"Should be tried for treason": Matt Hancock leaked Whatsapp texts scandal spark backlash online 

Matt Hancock (Image via Twitter/jontheshepherd and RitaPanahi)
Matt Hancock (Image via Twitter/jontheshepherd and RitaPanahi)

Former British Health Secretary Matt Hancock is at the center of criticism after his leaked Whatsapp messages showed him discussing with an aide when to reveal the existence of the Kent variant of COVID-19. They seem to be discussing the dates of when to release the news to ensure people comply with lockdown rules.

In another chat, the head of the Civil Service, Simon Case, suggested that the "fear/guilt factor" was vital to the government's messaging. The leaked chats were published by the Sunday Telegraph show. More than 100,000 WhatsApp conversations were leaked by journalist Isabel Oakeshott, a publicly vocal critic of lockdowns.

Matt Hancock responded to the leaks by releasing a statement to the public. In the statement, he referred to the backlashing messages as a "partial, biased account to suit an anti-lockdown agenda."

Netizens filled with rage as Matt Hancock's leaked chats go viral

Matt Hancock is facing severe backlash from the public. As a former health secretary, many believe he didn't do his duties properly, and even "joking about this is preposterous." Others want him in jail, so they get the justice they deserve for being injected with "chips," as Hancock says.

Several people are calling Hancock's behavior cruel, evil, selfish, and sadistic. The leaked conversations sparked several online debates, but the majority stayed against the former health secretary.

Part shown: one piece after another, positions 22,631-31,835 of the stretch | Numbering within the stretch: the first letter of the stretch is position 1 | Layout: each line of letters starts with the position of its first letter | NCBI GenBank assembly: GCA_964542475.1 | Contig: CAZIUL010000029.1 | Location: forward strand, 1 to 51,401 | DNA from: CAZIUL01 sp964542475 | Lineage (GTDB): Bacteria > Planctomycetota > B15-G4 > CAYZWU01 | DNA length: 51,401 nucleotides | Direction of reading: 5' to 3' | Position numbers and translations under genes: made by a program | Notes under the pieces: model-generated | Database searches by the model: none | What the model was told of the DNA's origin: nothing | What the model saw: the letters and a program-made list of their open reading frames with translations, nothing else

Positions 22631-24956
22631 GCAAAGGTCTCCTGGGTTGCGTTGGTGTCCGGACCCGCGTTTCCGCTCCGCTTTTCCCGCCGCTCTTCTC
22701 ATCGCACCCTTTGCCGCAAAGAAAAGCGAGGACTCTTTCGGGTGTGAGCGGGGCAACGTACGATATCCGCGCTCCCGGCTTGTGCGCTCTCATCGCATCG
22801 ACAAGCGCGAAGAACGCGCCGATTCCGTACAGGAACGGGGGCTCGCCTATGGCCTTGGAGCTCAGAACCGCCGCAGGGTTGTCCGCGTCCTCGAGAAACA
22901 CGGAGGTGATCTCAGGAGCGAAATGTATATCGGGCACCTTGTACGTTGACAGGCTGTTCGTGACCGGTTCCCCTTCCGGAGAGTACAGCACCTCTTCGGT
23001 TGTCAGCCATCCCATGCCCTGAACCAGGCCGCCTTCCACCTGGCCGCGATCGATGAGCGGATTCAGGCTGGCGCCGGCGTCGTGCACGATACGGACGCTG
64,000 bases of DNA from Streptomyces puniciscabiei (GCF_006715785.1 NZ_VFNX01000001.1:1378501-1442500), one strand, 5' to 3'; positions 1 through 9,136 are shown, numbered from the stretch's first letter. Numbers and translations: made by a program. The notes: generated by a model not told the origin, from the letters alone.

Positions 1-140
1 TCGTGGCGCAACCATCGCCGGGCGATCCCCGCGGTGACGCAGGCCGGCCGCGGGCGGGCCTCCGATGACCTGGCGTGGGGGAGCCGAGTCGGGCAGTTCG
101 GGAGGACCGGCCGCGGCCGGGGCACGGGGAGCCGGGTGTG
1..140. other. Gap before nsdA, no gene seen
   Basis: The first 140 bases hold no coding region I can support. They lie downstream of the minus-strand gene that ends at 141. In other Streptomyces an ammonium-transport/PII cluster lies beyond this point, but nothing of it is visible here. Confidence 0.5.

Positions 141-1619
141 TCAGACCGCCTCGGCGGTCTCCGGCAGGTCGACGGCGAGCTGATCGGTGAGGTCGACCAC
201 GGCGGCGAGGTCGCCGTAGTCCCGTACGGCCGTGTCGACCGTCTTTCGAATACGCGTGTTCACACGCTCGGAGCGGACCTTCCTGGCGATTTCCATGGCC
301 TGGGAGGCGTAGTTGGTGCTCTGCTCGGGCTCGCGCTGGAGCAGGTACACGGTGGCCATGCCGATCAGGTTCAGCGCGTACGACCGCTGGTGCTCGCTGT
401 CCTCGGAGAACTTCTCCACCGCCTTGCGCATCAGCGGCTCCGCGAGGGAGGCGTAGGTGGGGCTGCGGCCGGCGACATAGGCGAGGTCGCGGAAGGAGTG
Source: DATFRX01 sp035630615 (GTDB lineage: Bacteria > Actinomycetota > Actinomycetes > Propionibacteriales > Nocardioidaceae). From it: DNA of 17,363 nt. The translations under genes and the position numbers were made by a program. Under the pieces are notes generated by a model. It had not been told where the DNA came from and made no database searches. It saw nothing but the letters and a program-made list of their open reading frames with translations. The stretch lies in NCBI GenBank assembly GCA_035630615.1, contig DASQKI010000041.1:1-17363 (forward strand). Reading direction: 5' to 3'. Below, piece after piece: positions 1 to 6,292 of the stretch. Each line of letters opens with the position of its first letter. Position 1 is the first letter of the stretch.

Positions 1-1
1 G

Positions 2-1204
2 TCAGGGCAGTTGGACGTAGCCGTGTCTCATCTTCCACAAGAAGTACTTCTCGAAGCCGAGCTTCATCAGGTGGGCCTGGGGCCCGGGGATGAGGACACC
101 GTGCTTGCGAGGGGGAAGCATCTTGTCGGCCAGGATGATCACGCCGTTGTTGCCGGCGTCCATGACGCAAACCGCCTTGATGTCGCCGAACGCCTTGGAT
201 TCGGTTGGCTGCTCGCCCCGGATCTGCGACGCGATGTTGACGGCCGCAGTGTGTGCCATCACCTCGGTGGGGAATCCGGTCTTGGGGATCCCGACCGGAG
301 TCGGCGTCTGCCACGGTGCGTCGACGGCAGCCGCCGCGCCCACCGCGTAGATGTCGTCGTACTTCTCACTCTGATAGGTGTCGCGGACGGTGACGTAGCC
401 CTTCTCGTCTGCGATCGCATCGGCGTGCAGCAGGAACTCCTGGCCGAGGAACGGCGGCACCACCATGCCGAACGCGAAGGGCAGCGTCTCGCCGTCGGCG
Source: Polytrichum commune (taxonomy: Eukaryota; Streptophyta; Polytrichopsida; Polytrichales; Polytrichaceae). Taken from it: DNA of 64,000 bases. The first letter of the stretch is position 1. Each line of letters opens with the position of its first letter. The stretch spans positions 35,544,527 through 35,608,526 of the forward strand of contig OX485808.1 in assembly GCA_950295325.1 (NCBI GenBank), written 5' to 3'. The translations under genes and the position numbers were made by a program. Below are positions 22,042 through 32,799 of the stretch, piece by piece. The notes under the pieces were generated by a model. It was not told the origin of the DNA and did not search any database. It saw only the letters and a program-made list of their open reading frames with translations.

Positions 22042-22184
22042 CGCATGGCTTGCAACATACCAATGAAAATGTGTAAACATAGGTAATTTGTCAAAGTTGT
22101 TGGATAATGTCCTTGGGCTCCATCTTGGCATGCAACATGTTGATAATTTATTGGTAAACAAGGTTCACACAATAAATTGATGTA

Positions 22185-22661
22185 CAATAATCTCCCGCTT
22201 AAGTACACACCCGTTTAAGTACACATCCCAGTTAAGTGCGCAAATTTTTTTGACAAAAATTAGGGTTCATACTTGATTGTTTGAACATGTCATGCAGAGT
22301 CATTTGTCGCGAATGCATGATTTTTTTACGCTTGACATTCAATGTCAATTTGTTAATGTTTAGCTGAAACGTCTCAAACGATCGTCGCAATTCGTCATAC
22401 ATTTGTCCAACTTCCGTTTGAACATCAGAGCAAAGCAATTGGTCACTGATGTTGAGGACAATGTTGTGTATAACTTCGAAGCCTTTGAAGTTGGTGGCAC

Matt Hancock's statement to the press regarding the leaked messages

In a leaked text conversation between Matt Hancock and an aide, the health secretary seems to be discussing when to "deploy" the announcement of the new variant to the public. The exchange occurred on December 13, 2020, five days before the government decided to scrap plans to relax the rules.

In a statement responding to the leaked chats, Hancock said:

"There is absolutely no public interest case for this huge breach. All the materials for the book have already been made available to the Inquiry, which is the right, and only, place for everything to be considered properly and the right lessons to be learned."

He continued:

"As we have seen, releasing them in this way gives a partial, biased account to suit an anti-lockdown agenda."

In an interview with the BBC, Chris Heaton-Harris, the government's Northern Ireland secretary, said that the messages seem to give "almost a view into the psyche of Mr Hancock rather than into the actual decision-making."

Heaton-Harris continued:

"I think viewers would expect that politicians being human beings would express things in a human way."

Ann Widdecombe, a former Conservative MP on Radio 5 Live with the BBC channel, said that she had been "just as much against lockdown as Isabel Oakeshott" but found the leaks "profoundly unhelpful."

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Edited by Shreya Das
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